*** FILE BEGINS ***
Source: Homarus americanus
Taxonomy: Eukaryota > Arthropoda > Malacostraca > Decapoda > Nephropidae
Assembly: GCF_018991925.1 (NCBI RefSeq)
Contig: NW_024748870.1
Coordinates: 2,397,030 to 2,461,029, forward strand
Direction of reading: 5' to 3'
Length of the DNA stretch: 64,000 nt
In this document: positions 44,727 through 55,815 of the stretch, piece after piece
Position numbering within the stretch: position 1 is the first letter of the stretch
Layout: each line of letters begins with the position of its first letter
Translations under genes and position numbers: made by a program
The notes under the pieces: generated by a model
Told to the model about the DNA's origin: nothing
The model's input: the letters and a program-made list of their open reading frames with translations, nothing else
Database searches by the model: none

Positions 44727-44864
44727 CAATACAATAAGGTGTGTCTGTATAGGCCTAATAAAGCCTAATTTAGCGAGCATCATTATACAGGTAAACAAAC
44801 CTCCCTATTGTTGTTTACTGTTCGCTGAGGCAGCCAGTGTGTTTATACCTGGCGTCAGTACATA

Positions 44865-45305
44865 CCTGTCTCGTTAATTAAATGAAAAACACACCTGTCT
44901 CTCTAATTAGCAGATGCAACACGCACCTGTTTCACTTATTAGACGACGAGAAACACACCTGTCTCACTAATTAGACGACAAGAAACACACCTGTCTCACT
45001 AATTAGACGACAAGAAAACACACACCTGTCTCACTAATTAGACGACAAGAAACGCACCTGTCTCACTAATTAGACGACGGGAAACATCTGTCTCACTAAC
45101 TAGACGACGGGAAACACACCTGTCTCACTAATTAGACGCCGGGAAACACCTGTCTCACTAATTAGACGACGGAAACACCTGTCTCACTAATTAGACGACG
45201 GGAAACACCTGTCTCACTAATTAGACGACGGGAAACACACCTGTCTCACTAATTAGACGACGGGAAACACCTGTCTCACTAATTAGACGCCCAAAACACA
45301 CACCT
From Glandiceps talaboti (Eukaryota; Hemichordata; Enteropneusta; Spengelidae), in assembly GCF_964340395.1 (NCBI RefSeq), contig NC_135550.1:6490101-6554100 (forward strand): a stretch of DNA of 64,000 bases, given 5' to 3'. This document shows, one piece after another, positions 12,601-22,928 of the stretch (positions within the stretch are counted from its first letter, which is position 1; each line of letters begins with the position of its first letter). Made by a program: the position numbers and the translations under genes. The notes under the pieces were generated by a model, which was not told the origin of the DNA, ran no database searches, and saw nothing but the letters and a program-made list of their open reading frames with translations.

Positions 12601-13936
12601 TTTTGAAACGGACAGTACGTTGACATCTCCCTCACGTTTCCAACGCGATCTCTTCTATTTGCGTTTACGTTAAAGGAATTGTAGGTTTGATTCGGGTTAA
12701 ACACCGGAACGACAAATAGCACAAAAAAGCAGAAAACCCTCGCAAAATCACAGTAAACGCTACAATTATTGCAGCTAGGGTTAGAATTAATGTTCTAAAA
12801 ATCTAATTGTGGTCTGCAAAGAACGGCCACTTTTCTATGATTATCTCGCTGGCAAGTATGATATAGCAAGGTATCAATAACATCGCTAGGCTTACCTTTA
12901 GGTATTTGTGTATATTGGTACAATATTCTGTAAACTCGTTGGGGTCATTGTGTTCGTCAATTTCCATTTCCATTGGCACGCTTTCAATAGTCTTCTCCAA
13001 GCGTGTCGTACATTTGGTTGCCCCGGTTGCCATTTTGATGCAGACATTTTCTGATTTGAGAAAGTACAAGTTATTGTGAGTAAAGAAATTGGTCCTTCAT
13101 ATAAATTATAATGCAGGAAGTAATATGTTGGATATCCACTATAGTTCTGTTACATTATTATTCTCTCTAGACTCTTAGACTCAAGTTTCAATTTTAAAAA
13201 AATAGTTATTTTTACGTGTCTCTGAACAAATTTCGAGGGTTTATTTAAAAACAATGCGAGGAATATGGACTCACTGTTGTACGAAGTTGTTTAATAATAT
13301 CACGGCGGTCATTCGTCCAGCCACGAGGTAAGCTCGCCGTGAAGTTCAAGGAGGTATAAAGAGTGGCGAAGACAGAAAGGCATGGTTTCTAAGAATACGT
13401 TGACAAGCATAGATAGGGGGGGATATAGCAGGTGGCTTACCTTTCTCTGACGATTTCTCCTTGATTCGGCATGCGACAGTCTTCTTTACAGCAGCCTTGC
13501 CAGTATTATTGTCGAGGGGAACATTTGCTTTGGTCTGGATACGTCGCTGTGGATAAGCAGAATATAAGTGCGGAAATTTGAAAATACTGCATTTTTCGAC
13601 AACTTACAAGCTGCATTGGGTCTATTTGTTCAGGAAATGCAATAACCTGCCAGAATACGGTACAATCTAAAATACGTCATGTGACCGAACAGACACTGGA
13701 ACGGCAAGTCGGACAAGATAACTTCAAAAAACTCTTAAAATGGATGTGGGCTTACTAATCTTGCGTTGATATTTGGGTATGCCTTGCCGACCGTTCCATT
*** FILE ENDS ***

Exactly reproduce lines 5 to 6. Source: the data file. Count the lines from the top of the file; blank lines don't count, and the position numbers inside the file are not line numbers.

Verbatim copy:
Coordinates: 2,397,030 to 2,461,029, forward strand
Direction of reading: 5' to 3'